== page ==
On Tuesday, Indian coach Greg Chappell was in an expansive mood, talking to the media on a variety of issues, ranging from (what else?) Sourav Ganguly, to other, lesser issues like India's chances at the World Cup, what was instrumental in them winning the Wanderers Test and about the new, organized leadership group within the playing XI that was making such a difference. Excerpts from a chat:
What has made such a dramatic difference?
For any team to be good, you need a strong leadership group. When we got to Potchefstroom, the management sat down and had a look at where we were. One of the main things that needed to happen was that everything from that point onwards had to come from the playing group. It couldn't come from the coaching group. We had done pretty much whatever we could do. The players had a meeting on their own, without the coaching staff, and talked about getting together and being stronger as a group. They started each day with a 20-minute session with one player taking responsibility for it. All of that has really made a difference. It's kept the group together.
Was it your suggestion — mentoring is something the Australian team does?
It's certainly an Australian thing but it's also a success thing, whether a sporting group or one from another sphere, there's a strong leadership group. That's something that we perhaps didn't have as well defined as it needed to be. Rahul was taking on too much responsibility, more than what one person could possibly hope to handle, not just too much physical responsibility but the emotional responsibility. You've got to share it around. That's something we've tried to get Rahul and the senior players to understand. Some have had their own problems that have probably taken up their time and mental space. I think Potch was the turning point. We've got small groups within the team that meet from time to time. We also need to build leadership within the middle group and the younger group. In time they're going to be leaders and senior players.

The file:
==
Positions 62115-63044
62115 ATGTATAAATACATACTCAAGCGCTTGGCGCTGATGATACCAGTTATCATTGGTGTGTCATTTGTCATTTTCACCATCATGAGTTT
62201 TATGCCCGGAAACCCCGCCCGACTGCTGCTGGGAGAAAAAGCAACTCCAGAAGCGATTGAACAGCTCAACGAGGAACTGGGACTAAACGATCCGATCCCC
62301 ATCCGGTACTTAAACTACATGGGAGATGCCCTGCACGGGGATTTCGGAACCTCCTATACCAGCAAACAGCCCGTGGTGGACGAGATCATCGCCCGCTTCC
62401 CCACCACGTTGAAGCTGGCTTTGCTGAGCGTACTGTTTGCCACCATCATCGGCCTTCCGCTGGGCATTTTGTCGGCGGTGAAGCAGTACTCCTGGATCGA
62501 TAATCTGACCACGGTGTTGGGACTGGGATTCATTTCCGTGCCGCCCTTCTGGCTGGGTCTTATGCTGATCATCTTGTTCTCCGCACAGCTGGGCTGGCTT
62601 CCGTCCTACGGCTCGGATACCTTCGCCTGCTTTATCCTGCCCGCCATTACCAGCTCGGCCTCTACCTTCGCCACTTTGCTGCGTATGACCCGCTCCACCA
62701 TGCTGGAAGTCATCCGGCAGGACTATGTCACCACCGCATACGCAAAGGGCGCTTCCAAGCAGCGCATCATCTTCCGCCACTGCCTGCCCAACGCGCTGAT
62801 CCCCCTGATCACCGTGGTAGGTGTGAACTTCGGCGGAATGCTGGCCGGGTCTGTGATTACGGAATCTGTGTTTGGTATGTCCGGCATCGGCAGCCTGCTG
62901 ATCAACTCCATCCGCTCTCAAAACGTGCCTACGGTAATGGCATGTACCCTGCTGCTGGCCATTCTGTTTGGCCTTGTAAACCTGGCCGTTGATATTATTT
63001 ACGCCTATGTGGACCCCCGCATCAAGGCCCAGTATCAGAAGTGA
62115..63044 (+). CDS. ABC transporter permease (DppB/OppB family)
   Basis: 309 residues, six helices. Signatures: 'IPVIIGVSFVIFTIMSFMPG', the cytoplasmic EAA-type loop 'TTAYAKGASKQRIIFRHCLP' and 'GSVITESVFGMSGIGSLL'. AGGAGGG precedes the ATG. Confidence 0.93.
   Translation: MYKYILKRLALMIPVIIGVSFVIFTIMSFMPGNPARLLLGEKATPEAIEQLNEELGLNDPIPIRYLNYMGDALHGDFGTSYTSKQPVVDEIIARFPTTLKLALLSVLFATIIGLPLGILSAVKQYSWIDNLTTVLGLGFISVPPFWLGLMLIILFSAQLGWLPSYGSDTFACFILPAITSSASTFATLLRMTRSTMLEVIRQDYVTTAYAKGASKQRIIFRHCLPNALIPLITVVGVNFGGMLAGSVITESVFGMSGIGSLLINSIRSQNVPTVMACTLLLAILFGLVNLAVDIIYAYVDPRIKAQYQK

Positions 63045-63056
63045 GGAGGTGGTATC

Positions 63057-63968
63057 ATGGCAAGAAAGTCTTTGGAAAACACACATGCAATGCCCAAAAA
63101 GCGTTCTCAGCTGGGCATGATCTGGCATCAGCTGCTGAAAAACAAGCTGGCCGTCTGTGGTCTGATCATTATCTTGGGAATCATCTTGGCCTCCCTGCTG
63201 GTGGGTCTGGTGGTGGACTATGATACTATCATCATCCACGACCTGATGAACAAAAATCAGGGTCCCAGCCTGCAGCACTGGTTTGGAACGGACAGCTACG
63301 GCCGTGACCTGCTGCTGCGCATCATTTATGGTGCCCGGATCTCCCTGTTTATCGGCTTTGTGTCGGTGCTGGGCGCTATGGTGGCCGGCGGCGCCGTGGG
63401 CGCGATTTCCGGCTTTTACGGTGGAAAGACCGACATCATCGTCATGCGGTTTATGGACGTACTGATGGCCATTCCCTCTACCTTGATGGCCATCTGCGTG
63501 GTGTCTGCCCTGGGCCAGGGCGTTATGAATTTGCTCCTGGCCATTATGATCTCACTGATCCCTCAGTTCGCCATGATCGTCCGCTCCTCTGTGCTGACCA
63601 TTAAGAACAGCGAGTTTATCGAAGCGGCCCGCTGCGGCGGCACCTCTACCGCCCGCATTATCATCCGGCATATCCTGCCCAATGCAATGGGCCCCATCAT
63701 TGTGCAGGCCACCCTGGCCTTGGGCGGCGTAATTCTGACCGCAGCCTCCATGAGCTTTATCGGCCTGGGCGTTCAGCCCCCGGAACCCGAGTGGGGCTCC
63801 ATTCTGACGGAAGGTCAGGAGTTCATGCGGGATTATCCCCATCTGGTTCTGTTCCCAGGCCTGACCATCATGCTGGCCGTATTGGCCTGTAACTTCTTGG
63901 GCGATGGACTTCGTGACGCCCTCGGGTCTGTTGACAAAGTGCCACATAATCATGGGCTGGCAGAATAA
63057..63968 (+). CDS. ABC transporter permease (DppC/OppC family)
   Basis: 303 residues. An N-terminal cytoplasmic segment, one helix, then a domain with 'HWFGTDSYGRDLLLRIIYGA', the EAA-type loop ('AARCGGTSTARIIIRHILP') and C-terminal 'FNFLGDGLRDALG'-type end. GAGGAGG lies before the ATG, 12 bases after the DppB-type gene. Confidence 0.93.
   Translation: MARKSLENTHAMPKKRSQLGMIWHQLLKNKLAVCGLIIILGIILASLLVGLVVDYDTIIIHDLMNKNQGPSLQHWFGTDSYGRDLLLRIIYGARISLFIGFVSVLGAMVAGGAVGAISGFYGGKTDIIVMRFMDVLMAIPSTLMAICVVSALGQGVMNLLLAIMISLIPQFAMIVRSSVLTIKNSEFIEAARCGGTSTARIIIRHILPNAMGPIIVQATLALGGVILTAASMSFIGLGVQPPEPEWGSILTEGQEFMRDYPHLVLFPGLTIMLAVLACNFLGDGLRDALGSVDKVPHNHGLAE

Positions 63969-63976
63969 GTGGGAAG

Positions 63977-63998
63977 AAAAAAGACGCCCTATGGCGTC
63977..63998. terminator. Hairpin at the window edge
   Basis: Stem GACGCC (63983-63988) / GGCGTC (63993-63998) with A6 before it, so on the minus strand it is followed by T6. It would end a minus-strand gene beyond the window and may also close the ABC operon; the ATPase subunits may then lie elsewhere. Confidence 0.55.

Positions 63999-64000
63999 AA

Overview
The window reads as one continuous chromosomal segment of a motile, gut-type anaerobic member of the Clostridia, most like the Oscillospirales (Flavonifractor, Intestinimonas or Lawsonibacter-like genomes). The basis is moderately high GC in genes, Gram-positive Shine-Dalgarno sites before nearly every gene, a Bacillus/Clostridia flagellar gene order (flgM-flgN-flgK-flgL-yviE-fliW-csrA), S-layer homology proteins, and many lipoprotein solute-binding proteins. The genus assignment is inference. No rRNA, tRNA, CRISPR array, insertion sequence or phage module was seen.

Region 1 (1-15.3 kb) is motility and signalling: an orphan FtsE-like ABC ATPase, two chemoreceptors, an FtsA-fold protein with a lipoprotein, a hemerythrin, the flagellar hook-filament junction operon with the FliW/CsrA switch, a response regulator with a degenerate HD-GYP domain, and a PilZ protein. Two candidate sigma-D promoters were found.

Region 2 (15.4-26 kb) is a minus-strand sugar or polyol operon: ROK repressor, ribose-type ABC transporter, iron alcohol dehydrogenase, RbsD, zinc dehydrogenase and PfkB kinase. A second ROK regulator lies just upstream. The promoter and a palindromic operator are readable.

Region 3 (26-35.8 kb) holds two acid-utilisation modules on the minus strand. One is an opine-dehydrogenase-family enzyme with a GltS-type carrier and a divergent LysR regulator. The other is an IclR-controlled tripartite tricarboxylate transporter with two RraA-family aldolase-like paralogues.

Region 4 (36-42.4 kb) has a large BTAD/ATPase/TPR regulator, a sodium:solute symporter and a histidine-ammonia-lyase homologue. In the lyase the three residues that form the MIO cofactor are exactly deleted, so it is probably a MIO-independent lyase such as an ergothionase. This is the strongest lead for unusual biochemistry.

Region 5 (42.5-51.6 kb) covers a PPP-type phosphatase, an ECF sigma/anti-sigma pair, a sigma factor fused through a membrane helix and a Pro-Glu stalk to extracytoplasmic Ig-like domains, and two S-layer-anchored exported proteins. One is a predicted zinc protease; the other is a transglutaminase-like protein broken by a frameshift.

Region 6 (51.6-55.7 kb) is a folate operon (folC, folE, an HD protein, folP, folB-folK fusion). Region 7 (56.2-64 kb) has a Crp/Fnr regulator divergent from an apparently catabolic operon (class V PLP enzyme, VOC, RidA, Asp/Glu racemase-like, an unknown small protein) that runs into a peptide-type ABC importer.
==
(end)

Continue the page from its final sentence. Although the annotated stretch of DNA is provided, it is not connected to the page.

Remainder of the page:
How do you react to criticism?
I don't like it any more than anyone else does. But worrying about it is not going to change it nor help me do my job. I can't expect everyone to agree with what I do or understand it but I'm like anyone else, I don't like to be criticized, I would much prefer that everyone loved me but I know they won't. So let's just get on with it and accept it.
You had been pretty emphatic about non-negotiable things in one-dayers like the fielding. But in the face of proven experience, would you compromise?
I think at all stages in life you have to be prepared to compromise and yes, I would be prepared to compromise. Runs and wickets are more important than the runs you can save on the field but there is still a balance I think is non-negotiable and I think its trying to get that balance is the most difficult thing.
Do you think players have been unable to come to you because you intimidate them?
I am sure it happens, which is why you have different persons and a coaching and support staff. Sometimes, I am the wrong person, the worst person to carry a message to a player. Everyone has different personalities. There are some players, I won't mention names, I have no problems going to with a strong message because I know they can take it, there are some who can't take it.
That is one reason why I insisted on having Ian Frazer with me from the start. He's a different personality, not as intimidating to some as I can be. But we believe in the same philosophies and I know he's not going to take mixed messages into the group. Greg King is another one, John Gloster, Ramki (the video analyst). (Masseur Ramesh) Mane is very important because the players come to see him when they are mentally and emotionally down. He is massaging their minds as much as he is massaging their bodies. And he is very important because he does carry messages through, not in the sense of a secret agent, but he is able to carry the message in a much softer and meaningful way that I can.
Do you think Rahul has the same approachability problem?
Whether we like it or not, we (captain and coach) are perceived to be a part of the selection process and so there's always going to be some diffidence in opening up to the coach and the captain. That's why a strong leadership group is absolutely critical…. You understand Indian culture much better than I do. It's that elders and seniors and people in responsibility have to be listened to, no matter what. But the players need a voice, need to be heard and understood. And one person can't always be guaranteed to do that.